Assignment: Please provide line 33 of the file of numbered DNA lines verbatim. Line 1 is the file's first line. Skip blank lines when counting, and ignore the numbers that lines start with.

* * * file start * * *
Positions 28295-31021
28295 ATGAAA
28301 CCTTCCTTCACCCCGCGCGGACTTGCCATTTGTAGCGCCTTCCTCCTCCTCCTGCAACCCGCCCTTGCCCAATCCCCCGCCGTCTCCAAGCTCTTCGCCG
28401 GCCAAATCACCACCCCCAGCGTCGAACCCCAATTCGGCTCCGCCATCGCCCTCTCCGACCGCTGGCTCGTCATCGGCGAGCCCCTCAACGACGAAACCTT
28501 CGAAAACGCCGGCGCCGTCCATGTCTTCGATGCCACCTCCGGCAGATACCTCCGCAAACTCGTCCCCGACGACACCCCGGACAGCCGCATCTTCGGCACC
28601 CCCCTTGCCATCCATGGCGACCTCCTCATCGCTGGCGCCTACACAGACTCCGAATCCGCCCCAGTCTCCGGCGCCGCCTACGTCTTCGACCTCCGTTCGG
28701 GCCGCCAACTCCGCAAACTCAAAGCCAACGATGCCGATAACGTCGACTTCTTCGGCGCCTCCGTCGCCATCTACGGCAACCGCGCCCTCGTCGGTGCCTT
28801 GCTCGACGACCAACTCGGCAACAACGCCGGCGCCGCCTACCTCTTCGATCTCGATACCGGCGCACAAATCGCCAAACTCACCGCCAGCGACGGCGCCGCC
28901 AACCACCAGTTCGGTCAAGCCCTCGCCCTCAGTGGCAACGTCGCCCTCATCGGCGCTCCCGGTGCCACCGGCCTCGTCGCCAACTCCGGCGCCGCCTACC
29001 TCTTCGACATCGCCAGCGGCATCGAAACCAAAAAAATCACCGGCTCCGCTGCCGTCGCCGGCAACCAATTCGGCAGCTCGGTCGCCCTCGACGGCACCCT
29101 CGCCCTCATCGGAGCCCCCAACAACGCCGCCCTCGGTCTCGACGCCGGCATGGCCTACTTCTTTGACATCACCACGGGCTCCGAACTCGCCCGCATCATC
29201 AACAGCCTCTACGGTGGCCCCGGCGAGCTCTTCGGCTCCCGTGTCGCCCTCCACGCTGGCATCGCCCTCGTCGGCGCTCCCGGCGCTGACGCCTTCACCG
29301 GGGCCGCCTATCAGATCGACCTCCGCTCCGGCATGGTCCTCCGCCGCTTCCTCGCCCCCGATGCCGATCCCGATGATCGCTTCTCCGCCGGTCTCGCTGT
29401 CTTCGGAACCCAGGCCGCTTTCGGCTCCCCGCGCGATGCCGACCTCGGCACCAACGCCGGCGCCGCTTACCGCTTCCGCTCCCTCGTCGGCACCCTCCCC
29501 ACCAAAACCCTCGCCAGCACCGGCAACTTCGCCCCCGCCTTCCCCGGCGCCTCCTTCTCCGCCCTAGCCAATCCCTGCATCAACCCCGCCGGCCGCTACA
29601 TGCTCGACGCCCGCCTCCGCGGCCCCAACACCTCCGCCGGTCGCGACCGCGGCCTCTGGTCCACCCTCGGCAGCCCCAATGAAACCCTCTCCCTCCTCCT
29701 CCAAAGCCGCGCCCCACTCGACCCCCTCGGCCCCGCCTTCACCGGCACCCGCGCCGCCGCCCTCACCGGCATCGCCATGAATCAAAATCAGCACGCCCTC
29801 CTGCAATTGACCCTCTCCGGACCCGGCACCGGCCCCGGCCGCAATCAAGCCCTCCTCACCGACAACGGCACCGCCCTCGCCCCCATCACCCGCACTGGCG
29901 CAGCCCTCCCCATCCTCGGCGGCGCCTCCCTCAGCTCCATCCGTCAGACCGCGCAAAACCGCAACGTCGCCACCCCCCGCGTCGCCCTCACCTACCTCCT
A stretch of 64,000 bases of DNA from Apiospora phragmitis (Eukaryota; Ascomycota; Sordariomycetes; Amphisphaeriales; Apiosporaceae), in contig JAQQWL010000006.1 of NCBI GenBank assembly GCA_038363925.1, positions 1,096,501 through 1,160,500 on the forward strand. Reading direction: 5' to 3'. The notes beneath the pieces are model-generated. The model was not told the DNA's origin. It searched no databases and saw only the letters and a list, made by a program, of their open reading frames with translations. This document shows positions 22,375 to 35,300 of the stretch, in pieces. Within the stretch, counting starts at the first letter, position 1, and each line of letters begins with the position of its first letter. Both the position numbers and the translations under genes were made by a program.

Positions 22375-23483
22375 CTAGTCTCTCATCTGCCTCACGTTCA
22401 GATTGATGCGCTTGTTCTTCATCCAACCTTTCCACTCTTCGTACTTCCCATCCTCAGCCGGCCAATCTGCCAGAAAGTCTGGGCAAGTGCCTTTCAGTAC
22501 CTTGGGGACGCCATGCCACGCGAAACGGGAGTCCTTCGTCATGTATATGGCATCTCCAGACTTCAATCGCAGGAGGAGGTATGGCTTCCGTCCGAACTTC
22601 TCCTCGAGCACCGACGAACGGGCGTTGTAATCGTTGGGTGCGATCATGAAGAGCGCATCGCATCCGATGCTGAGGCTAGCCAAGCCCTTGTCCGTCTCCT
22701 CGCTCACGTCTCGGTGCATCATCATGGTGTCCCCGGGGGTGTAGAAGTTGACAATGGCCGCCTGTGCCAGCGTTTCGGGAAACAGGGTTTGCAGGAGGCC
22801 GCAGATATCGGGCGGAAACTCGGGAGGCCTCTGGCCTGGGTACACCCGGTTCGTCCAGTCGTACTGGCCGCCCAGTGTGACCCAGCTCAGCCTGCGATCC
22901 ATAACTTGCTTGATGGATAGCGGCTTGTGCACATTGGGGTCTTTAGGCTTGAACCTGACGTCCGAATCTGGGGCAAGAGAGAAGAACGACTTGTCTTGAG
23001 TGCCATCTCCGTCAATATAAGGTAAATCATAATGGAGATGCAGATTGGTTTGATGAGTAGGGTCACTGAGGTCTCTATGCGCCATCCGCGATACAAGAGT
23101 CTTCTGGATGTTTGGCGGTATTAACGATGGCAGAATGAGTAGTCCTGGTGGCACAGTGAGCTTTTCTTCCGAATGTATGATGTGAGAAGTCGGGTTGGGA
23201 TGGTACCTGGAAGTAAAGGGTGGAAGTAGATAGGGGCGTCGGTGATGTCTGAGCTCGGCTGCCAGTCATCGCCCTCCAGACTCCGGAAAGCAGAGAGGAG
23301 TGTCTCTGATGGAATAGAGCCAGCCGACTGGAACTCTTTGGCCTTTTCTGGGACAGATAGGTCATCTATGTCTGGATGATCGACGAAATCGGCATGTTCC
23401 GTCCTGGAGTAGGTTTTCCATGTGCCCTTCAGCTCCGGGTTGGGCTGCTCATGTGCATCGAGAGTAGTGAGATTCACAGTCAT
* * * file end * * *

23401 GTCCTGGAGTAGGTTTTCCATGTGCCCTTCAGCTCCGGGTTGGGCTGCTCATGTGCATCGAGAGTAGTGAGATTCACAGTCAT